The sheepfold is the Church of God of all times. The sheep are the members of the kingdom of God, the believers of the Old and New Testaments that put their trust in the promise of the Messiah. But the men who were to be their shepherds, their leaders, have from olden times been divided into two classes. There are some to come to the door openly, that have the call and duty to take care of the souls entrusted to them, and that carry out their difficult calling with all faithfulness. They are undershepherds of the great Shepherd, Jesus Christ, and it is His voice that calls through them. The sheep thus hear the voice of the true pastors (the word “pastor” having come from the Latin for “shepherd”), and this they recognize and know perfectly, this they heed gladly. And if they are truly His sheep, they will pay no attention to those who try to imitate the voice of the true Shepherd but will fear and flee from them.

In the sheepfold of His Church, Jesus is the Door. Only through Him and His work of salvation, shall any man have access to the sheep. Only through Him can the sheep find access to the fold. Only by faith in Christ is admittance to the fold gained. All real pastors will preach only of this one Door, of this one Way to heaven—through faith in Jesus and the redemption through His blood.[ii]

There were those among the Jewish religious leaders at that time, and had been even before this, who had assumed for themselves the function of bringing people into communion with God and into heaven in a different manner, unlike the prophets of old that had always pointed forward to Jesus only. But all those that claimed to be what Christ is in truth, that promised to give to men the certainty of salvation through the keeping of their traditions and works righteousness were thieves and robbers. They came without Christ’s authority.

Fortunately, the real sheep, the true people of God among the children of Israel, had given no heed to their words. For Christ is the Door; through Him if a person enters, and through no one else, he will be rendered safe. The only way of salvation leads through Christ. He Himself is that Way, and everyone that knows Jesus as such may enter into the fold of the Church and go out on the pasture of the Gospel, and always have fullness and plenty, the mercy and goodness of the Lord.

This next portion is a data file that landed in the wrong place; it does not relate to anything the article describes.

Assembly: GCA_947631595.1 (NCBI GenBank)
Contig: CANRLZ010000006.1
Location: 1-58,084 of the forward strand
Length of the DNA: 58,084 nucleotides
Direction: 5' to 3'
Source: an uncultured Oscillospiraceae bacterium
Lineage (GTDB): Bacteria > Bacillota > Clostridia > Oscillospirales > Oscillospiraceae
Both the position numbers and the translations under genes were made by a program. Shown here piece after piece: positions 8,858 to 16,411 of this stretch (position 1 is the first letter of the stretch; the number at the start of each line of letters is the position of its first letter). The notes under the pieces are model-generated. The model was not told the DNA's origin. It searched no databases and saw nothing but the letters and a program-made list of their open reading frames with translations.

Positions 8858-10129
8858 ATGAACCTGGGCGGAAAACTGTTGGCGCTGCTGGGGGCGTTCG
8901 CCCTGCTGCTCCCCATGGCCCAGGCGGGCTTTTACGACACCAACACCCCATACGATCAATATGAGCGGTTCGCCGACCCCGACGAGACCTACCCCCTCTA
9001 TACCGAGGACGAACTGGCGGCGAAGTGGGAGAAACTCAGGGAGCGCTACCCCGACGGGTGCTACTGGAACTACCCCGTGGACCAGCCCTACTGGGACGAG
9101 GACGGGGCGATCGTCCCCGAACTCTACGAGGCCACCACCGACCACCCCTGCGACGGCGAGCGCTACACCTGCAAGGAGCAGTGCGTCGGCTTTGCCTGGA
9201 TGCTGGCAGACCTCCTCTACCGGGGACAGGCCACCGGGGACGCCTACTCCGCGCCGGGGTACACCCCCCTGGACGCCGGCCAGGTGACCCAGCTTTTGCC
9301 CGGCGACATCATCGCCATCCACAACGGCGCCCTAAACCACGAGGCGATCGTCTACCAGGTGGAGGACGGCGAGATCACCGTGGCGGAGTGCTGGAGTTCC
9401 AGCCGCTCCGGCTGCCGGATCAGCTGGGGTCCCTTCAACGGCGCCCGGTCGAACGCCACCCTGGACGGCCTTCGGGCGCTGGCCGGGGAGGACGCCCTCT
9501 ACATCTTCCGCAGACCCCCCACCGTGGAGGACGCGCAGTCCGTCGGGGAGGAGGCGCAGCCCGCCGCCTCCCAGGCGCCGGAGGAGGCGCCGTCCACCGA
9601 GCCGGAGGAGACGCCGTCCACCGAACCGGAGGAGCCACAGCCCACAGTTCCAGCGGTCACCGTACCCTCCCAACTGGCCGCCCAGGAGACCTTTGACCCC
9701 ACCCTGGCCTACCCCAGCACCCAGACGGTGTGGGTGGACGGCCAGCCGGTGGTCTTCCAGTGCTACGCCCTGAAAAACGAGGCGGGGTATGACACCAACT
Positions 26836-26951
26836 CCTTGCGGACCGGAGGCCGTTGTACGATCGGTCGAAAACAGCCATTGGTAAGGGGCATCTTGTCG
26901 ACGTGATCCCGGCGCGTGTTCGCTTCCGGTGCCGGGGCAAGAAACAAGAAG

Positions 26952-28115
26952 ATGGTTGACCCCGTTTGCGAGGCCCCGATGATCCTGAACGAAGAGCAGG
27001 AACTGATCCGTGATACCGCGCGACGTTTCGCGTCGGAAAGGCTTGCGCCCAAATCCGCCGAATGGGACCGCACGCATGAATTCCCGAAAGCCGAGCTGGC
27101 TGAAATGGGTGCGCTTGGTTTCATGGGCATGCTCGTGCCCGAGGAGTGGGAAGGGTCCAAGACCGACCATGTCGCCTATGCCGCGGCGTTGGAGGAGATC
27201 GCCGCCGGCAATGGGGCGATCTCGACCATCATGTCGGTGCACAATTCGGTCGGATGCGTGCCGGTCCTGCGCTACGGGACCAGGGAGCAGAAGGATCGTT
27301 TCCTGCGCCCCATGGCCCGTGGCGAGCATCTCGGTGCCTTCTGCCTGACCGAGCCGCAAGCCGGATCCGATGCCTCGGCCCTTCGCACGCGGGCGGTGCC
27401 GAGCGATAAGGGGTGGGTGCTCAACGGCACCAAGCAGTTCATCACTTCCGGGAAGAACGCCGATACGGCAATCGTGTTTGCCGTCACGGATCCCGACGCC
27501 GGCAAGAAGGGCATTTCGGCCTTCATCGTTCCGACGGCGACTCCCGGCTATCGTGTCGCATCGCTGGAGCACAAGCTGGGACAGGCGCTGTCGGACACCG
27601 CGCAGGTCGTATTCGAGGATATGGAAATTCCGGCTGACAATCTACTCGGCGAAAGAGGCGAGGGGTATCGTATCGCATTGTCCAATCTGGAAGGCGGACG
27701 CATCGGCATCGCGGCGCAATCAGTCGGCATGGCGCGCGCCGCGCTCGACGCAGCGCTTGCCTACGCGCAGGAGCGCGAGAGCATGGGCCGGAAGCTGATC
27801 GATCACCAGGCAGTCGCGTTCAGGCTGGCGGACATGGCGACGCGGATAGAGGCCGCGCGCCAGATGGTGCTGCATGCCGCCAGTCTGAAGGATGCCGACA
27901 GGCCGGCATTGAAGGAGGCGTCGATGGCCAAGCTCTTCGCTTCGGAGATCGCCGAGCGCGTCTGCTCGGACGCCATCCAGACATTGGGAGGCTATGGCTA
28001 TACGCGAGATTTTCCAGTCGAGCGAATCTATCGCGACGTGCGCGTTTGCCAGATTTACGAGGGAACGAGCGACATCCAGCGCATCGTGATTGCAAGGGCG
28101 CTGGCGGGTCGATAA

Note how when Jesus reveals Himself as the Shepherd, He opens the eyes of His disciples to see how dangerous their world truly is, how much they need a Shepherd. He calls attention to the false shepherds and the hired hands, to the thieves and the robbers, not to mention the wolves which surround them. It is during danger that Jesus chooses to reveal Himself as our Shepherd, the One who came that we, “may have life and have it abundantly” (John 10:10).

Into a dangerous world, where strangers climb into sheepfolds and hired hands run away, the true Shepherd comes. And the beauty of His coming is that the Shepherd calls to His sheep and He knows them by name. Even when we do not know a thing about shepherds, Jesus still calls to us in a voice we recognize. He gathers us together and leads us in His way. The one thing that saves us is not what we know about shepherds but that our Shepherd knows us. “He calls His own sheep by name and leads them out” (John 10:3).

For Jesus, this world of thieves and false shepherds was not imaginary. It was real. He was betrayed by a thief, crucified under the rule of false shepherds, and buried in a tomb. But He rose from the dead to assure us that he is the Door, and the true Shepherd who leads us to everlasting life.

Right now, we are, perhaps, more aware than ever that we do not know what lies in store for us. Two months ago, no one would have imagined our life would be the way it is now. We prayerfully deliberate and carefully navigate how to move forward. But we have one thing which will never change. We have a shepherd who knows us by name and who promises to speak to us in all of life’s situations.

Jesus knows the agony of suffering. He endured the loneliness of death. So, He knows how to speak to those who are suffering. He walked the twisted, confusing roads and lived through the choices that confound. So, He knows how to lead those who have lost their way. He is present today. He enters this strange landscape with a familiar voice, with promises that endure. He will not leave you alone. He comes to you, calls you, and leads you in His way.

 What matter today is not how much you know about shepherds and sheep. What matters is how there is a shepherd who knows you: Jesus. He has something for you. He speaks to you… now! In the Word that is read, the hymns that are sung, and the sermon that is preached and pondered, the Lord your Shepherd speaks. Even when we are not able to gather together in person, He is assuring you that God has a will and a way in this world. And it is a good and gracious will and way for all the people of His pasture and the sheep of His hand. It is the way of Christ, God’s love and righteousness for you.